National Park Service to restore land near Ft. Snellingby Jessica Mador, Minnesota Public Radio
St. Paul, Minn. — Federal officials say the National Park Service will take over the management of abandoned federal land near Fort Snelling as part of the Mississippi National River and Recreation Area. Over the next few years, the land will be cleared of abandoned buildings and restored to its natural conditions.
The project includes restoration of Coldwater Spring, a site that has spiritual significance for Native Americans.
The property is located just south of Minnehaha Falls Regional Park, west of the Mississippi River. For decades, it was a research campus of the U.S. Bureau of Mines, a federal agency closed by the government in the mid-1990s.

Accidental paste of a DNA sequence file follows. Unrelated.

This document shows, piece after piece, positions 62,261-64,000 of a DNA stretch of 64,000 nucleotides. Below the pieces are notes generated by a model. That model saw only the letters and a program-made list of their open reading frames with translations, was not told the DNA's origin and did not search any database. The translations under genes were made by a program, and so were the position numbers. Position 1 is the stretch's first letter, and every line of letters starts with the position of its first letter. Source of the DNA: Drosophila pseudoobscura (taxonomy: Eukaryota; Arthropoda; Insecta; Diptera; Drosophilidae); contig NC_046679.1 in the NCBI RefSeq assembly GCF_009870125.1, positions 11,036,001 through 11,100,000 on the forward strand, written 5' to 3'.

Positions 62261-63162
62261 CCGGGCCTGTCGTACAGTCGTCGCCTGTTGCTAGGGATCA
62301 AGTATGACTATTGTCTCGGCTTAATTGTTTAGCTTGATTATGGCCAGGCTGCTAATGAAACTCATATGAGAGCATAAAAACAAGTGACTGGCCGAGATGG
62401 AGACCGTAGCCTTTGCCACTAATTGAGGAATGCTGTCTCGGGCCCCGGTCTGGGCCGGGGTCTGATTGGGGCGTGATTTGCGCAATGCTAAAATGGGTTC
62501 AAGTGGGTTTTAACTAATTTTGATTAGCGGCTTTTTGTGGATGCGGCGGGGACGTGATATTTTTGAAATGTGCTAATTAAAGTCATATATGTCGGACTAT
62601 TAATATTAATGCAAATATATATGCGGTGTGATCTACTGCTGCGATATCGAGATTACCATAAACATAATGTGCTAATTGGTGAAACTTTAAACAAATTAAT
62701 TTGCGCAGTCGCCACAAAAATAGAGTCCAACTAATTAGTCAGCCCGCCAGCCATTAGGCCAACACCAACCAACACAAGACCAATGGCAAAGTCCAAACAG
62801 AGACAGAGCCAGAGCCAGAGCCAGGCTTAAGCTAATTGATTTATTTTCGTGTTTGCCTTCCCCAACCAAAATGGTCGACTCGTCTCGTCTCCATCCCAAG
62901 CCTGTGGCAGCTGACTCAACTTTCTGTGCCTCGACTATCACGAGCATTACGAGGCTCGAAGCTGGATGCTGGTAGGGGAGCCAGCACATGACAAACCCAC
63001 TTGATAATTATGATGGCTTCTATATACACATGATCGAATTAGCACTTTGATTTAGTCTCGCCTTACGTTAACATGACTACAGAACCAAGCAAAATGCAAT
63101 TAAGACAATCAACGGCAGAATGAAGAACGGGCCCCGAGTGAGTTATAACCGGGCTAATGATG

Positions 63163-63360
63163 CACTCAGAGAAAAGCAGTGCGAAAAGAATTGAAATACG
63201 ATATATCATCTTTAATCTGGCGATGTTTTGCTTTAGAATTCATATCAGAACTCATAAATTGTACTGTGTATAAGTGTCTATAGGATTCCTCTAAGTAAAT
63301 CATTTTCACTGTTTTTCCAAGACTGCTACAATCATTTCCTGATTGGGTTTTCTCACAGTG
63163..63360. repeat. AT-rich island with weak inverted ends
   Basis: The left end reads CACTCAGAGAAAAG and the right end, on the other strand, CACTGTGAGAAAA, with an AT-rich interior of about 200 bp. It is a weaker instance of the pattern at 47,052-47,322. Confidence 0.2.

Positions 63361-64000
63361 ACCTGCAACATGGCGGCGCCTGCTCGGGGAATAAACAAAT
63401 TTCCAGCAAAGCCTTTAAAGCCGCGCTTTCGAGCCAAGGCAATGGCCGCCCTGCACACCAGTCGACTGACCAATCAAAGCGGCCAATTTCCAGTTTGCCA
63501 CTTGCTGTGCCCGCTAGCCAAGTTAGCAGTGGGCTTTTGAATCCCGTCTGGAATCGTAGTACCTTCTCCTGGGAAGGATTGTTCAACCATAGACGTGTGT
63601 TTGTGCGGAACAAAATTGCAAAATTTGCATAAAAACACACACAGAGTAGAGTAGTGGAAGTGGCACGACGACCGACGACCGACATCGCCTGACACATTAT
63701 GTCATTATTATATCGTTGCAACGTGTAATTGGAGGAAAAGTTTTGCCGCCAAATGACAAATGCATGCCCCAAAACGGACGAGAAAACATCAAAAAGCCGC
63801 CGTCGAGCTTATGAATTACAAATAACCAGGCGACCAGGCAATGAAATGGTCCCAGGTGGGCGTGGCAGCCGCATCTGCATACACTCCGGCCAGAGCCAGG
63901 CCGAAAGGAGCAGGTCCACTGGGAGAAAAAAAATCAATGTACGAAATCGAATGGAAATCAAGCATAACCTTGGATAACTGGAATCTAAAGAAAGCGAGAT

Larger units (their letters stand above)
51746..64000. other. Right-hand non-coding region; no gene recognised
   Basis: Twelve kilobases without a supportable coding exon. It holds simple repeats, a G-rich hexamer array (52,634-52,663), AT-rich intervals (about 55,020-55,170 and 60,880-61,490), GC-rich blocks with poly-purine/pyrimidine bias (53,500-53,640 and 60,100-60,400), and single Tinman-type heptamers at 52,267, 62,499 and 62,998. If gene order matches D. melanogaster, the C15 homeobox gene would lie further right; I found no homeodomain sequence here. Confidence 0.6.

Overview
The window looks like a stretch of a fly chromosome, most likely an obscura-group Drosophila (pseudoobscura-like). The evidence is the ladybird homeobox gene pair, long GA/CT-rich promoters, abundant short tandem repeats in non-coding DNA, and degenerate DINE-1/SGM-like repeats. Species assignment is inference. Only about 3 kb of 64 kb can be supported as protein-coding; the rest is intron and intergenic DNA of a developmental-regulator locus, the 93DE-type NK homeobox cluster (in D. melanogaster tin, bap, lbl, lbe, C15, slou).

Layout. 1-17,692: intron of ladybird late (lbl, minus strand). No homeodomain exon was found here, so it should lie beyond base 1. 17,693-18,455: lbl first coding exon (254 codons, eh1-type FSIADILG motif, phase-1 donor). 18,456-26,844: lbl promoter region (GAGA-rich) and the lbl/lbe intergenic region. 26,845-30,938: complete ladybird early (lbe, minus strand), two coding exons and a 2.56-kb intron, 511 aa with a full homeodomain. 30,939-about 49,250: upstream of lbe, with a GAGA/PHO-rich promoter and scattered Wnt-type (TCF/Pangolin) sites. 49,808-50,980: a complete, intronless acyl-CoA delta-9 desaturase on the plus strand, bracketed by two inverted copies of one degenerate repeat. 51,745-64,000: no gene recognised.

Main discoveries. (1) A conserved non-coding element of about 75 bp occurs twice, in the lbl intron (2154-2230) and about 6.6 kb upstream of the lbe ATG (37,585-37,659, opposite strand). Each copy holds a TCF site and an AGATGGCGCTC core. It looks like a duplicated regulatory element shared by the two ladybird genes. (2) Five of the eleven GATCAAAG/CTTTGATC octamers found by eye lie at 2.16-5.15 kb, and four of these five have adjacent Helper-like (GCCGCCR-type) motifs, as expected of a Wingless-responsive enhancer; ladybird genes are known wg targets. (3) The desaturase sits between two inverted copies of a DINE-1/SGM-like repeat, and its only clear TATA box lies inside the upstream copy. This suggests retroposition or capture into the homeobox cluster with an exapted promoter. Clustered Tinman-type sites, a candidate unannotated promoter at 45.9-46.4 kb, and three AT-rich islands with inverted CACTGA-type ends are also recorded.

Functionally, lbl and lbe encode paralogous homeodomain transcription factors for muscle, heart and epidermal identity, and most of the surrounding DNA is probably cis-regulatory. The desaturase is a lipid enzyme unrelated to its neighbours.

Paul Labovitz, Superintendent for the Mississippi River site, said once the park is complete, it will give visitors a sense of what it might have looked like in the early 19th Century.
"And understand some of the stories the park was set up to protect and talk about. This national park is here to commemorate the Mississippi River which arguably is one of America's greatest stories and places," Labovitz said.
Labovitz said the National Park Service is working closely with Native American groups to create interpretive materials for the park.